The Microsoft Threat Intelligence Center (MSTIC) and Microsoft 365 Defender Research Team have recently discovered Iran-based threat actor MERCURY using SysAid applications’ exploits of Log4j 2 vulnerabilities to target enterprises that are all in Israel. The Ministry of Intelligence and Security of Iran was connected to the activities that Mercury saw, according to MSTIC’s assessment with high confidence (MOIS).

MERCURY TTPs align with Iran-based nation-state actor

Microsoft estimates that MERCURY exploited weak SysAid Server instances the targets were running in order to take advantage of remote code execution flaws in Apache Log4j 2 (commonly known as “Log4Shell”). Additionally, MERCURY has utilized Log4j 2 exploits in prior operations.

The Ministry of Intelligence and Security of Iran, according to MSTIC, is cooperating with Mercury to coordinate its actions (MOIS). MuddyWater, a group we track as MERCURY, “is a subordinate unit within the Iranian Ministry of Intelligence and Security,” according to the US Cyber Command.

Observed actor activity

MERCURY was seen exploiting vulnerabilities against weak SysAid Server instances as its initial access vector on July 23, 2022. Microsoft determines that the exploits employed were probably connected to Log4j 2 based on observations from prior campaigns and vulnerabilities discovered in target environments. In 2022, the threat actor used Log4j 2 attacks against VMware applications and probably looked for other internet-facing apps. Given its position in the targeted nation, SysAid may have appeared to be an alluring target.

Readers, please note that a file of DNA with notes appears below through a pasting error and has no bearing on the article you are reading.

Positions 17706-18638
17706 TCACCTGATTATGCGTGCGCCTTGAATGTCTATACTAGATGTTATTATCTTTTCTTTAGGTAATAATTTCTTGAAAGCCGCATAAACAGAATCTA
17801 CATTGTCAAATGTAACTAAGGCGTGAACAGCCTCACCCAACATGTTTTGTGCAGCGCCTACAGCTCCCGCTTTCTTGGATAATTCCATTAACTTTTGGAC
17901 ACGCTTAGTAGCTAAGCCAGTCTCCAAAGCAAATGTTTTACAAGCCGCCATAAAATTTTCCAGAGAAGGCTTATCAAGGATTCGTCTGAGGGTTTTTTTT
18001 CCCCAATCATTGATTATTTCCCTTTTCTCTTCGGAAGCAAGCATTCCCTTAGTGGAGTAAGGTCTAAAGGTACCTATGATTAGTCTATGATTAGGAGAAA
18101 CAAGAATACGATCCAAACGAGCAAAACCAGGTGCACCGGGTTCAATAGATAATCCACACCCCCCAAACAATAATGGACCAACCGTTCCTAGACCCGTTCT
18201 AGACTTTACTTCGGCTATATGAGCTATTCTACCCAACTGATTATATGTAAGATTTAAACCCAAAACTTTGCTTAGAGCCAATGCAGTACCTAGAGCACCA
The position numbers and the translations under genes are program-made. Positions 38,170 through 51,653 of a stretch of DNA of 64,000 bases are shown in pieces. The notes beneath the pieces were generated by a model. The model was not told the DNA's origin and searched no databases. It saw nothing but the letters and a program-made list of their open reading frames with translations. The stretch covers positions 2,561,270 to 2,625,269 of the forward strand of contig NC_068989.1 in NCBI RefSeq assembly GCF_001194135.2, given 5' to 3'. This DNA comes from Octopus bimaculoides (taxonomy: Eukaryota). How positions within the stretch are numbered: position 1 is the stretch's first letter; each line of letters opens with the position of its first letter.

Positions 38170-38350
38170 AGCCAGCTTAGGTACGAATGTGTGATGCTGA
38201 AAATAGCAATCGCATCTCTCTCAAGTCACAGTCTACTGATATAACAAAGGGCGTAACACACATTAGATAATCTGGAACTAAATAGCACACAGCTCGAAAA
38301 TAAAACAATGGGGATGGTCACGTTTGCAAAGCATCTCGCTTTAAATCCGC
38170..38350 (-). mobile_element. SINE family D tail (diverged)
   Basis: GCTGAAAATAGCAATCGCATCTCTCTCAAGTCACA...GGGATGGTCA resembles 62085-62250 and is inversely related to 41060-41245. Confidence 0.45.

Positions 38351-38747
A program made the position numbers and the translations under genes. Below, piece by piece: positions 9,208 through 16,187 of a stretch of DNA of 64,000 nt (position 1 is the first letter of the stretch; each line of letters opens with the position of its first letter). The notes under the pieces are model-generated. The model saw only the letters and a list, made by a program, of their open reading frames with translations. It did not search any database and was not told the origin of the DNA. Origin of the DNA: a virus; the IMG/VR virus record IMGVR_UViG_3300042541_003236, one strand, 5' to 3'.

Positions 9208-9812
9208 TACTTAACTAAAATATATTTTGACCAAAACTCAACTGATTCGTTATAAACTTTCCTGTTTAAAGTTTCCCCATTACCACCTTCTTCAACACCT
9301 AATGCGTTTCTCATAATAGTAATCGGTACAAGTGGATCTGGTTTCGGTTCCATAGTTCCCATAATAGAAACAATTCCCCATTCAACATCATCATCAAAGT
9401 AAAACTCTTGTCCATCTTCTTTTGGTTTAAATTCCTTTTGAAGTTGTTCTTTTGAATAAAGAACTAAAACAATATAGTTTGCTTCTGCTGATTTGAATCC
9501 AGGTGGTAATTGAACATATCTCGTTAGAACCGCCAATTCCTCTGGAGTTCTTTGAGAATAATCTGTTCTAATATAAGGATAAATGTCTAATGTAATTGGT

MERCURY attack chain
Figure: Observed MERCURY attack chain

The threat actor can drop and use web shells to run the instructions listed below by successfully exploiting SysAid. With the exception of one PowerShell action that downloads the actor’s tool for lateral movement and persistence, most commands are linked to reconnaissance.

Recommended customer actions

Implement the following security recommendations to minimize the approaches employed by the actor and outlined in the previous section:

  • Verify whether SysAid is installed on your network, if yes, update any impacted products and services soon and deploy fixes. For technical details about the vulnerabilities and mitigation advice, see SysAid’s Important Update Regarding Apache Log4j.
  • For information on preventing, detecting, and searching for the Log4j 2 vulnerabilities, see the complete guidance.
  • Investigate their existence in your environment and assess any potential intrusions using the indicators of compromise that are presented.
  • Block incoming traffic from the IP addresses included in the table of indicators of compromise.
  • To ensure validity, look at unusual activity, review all authentication activity for the remote access infrastructure, paying special attention to accounts set up using single-factor authentication.
  • Enable multi-factor authentication (MFA) and ensure to enforce remote connectivity to reduce the risk of credentials being compromised. Note: To secure accounts, Microsoft highly advises all customers to download and use password-less solutions like Microsoft Authenticator.